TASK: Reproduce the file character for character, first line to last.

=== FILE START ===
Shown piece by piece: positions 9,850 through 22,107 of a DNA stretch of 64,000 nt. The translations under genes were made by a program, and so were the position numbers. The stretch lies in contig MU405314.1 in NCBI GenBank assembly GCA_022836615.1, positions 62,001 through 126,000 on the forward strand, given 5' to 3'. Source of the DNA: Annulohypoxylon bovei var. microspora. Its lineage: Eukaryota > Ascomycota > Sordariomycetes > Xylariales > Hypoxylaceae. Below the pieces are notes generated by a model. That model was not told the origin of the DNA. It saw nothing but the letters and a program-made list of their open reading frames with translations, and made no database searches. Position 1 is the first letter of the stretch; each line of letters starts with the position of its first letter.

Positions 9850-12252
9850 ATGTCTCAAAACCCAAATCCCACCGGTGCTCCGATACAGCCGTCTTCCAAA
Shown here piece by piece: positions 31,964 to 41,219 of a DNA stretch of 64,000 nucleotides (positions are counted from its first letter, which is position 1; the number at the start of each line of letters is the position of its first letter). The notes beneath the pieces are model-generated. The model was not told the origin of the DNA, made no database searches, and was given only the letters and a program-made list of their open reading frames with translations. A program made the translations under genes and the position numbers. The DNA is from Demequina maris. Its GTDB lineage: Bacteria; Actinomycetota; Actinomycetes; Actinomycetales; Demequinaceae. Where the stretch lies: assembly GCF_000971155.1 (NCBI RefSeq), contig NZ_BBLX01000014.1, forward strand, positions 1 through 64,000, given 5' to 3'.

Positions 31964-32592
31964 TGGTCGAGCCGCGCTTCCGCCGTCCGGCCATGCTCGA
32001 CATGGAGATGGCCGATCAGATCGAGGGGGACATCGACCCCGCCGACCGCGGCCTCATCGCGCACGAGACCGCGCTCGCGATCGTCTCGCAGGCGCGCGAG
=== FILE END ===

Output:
Shown piece by piece: positions 9,850 through 22,107 of a DNA stretch of 64,000 nt. The translations under genes were made by a program, and so were the position numbers. The stretch lies in contig MU405314.1 in NCBI GenBank assembly GCA_022836615.1, positions 62,001 through 126,000 on the forward strand, given 5' to 3'. Source of the DNA: Annulohypoxylon bovei var. microspora. Its lineage: Eukaryota > Ascomycota > Sordariomycetes > Xylariales > Hypoxylaceae. Below the pieces are notes generated by a model. That model was not told the origin of the DNA. It saw nothing but the letters and a program-made list of their open reading frames with translations, and made no database searches. Position 1 is the first letter of the stretch; each line of letters starts with the position of its first letter.

Positions 9850-12252
9850 ATGTCTCAAAACCCAAATCCCACCGGTGCTCCGATACAGCCGTCTTCCAAA
Shown here piece by piece: positions 31,964 to 41,219 of a DNA stretch of 64,000 nucleotides (positions are counted from its first letter, which is position 1; the number at the start of each line of letters is the position of its first letter). The notes beneath the pieces are model-generated. The model was not told the origin of the DNA, made no database searches, and was given only the letters and a program-made list of their open reading frames with translations. A program made the translations under genes and the position numbers. The DNA is from Demequina maris. Its GTDB lineage: Bacteria; Actinomycetota; Actinomycetes; Actinomycetales; Demequinaceae. Where the stretch lies: assembly GCF_000971155.1 (NCBI RefSeq), contig NZ_BBLX01000014.1, forward strand, positions 1 through 64,000, given 5' to 3'.

Positions 31964-32592
31964 TGGTCGAGCCGCGCTTCCGCCGTCCGGCCATGCTCGA
32001 CATGGAGATGGCCGATCAGATCGAGGGGGACATCGACCCCGCCGACCGCGGCCTCATCGCGCACGAGACCGCGCTCGCGATCGTCTCGCAGGCGCGCGAG